Overdraft Protection is a Form of Credit.
Credit made available to you, if used is debt and becomes part of your credit history.
This should be made very clear by a financial institution when offering Overdraft Protection on your account.
I'm not talking about auto-transfers from another account that has funds available to cover a shortfall, which is also be called overdraft protection. I'm talking about approved lending to cover an overdraft up to a certain amount for a specific charge and rate of interest.
A recent scenario:
- Thing 1: (young adult in grade 12) goes into his bank and is offered over-draft protection on his account which is not overdrawn, nor ever been overdrawn. This service is verbally explained to him, after which a form is produced for him to sign, He signs for and accepts this offer with the enthusiasm of a youth who is feeling very grown up to be asked and seen as an adult. He does so without paying attention to the fine print since it has already been explained, or asking questions he probably doesn't even know to ask.
- Thing 1 was not asked if he is a student, or employed, or told his account would changed from a student account to a regular account, thereby changing the fee structure of his account. He was not told this is a form of credit and as such would reflect on his credit rating and credit history.
- As a result overdraft protection of $300 is placed on his account, and it appears his student account is at this time switched to a regular account with all the service charges that go with that account.
- In the past Thing 1's Debt Card transaction were declined if there were insufficient funds, but this is no longer the case and the account is overdrawn. Additionally there is an overdraft fee of $5 a day (according to the bank employee) which has been charged until we realize he is more than $200 overdrawn.
- Thing 1 goes into the bank and uses his birthday money (his only source of income) to pay off his overdraft, and has this account switched back to a student account.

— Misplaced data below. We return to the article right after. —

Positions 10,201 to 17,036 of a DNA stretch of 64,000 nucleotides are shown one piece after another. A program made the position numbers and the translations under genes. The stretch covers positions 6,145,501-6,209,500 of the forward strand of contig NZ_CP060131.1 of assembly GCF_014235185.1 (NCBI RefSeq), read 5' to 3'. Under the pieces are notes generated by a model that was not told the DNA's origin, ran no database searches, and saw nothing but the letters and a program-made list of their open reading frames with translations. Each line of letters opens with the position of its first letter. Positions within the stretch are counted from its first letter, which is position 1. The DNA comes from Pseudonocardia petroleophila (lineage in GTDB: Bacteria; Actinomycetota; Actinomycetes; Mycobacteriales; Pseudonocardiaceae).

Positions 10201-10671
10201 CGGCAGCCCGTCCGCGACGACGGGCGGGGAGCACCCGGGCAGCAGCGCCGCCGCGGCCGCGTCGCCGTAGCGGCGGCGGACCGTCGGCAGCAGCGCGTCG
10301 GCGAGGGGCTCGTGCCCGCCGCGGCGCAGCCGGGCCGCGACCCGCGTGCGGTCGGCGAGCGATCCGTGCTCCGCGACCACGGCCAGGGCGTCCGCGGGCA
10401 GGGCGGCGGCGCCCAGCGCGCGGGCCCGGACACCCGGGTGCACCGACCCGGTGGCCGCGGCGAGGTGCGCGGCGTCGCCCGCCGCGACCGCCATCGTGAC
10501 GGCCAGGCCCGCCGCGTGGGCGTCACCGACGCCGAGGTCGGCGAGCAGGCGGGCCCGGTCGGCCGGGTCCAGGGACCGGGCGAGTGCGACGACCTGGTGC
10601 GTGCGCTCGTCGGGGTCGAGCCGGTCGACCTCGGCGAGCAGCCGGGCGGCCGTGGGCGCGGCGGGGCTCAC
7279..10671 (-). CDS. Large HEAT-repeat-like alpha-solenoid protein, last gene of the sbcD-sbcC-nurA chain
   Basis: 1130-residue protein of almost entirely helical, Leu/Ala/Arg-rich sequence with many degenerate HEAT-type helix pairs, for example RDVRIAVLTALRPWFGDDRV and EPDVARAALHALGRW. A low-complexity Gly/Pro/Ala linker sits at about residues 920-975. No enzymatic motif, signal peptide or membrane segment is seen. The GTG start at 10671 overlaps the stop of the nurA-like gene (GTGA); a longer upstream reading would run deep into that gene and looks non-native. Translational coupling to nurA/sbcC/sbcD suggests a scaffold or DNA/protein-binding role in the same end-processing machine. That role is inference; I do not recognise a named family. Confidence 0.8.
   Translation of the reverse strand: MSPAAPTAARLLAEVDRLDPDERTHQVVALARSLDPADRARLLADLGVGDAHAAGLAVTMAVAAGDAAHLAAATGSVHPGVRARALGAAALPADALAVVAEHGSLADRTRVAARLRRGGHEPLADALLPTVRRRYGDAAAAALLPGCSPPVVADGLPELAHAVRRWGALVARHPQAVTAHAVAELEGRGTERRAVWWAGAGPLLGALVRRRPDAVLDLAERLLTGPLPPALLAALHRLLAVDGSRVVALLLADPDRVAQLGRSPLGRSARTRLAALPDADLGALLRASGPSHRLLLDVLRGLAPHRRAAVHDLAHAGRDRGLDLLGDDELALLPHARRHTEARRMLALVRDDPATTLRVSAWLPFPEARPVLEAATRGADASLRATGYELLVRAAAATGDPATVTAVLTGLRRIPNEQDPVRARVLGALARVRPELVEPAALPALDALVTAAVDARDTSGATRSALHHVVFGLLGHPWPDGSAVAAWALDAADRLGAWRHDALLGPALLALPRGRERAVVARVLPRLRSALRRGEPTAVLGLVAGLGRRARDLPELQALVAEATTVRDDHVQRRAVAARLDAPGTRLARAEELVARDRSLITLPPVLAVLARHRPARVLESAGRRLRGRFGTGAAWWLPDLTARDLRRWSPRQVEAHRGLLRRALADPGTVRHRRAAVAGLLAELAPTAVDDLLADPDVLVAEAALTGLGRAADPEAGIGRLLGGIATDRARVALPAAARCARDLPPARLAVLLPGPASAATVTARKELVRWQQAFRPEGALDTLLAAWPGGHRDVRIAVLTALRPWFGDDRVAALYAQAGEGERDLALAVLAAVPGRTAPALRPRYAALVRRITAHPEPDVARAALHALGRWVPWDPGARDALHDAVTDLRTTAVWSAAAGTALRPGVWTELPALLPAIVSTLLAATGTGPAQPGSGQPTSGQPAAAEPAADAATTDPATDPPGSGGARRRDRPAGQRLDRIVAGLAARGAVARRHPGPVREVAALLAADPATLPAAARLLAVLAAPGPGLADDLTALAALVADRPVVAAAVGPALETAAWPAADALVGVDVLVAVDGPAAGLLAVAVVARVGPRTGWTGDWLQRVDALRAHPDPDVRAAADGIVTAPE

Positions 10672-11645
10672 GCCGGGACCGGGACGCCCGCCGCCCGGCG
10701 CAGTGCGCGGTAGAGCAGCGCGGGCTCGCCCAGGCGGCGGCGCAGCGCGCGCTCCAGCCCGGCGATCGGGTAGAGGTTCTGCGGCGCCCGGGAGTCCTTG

- When Thing 1 goes to remove the overdraft protection he is told by the bank employee serving him if he takes off the overdraft protection, since he had an overdraft it will show and reflect poorly on his credit history. Overdraft protection is removed anyways.
We have raised our kids to be financially literate and make good choices about money. Their bank accounts were opened and their allowance auto-deposited bi-weekly like a pay-cheque specifically to help teach them about managing their money. We've clearly stated under no circumstances are they to apply for or accept credit before they are working and have a means in which to pay it off. It is not free money, it is debt, and there is a cost to debt beyond the amount of the loan.
I acknowledge: Thing 1 is not without fault here, and this was a learning experience, and thankfully only a $200 life lesson. Thing 1 definitely should have paid attention to the details regarding overdraft protection before signing and entering into a contract AND to his account balance.
He should have discussed it with us before signing on the dotted line, so we could explain this is a loan or form of credit. We would have asked to see a copy of what he signed, and about the charges involved, or changes to his account. We would have discussed the pros and cons of overdraft protection and when it is appropriate. We would have asked why a student with no means to pay off an overdraft needed overdraft protection. And how it would be used by someone with no auto-debits, payments or cheques written on his account: because in all other situations it is no longer protection against possible cash flow issues, but instead pre-approved authorization to spend more money than you have.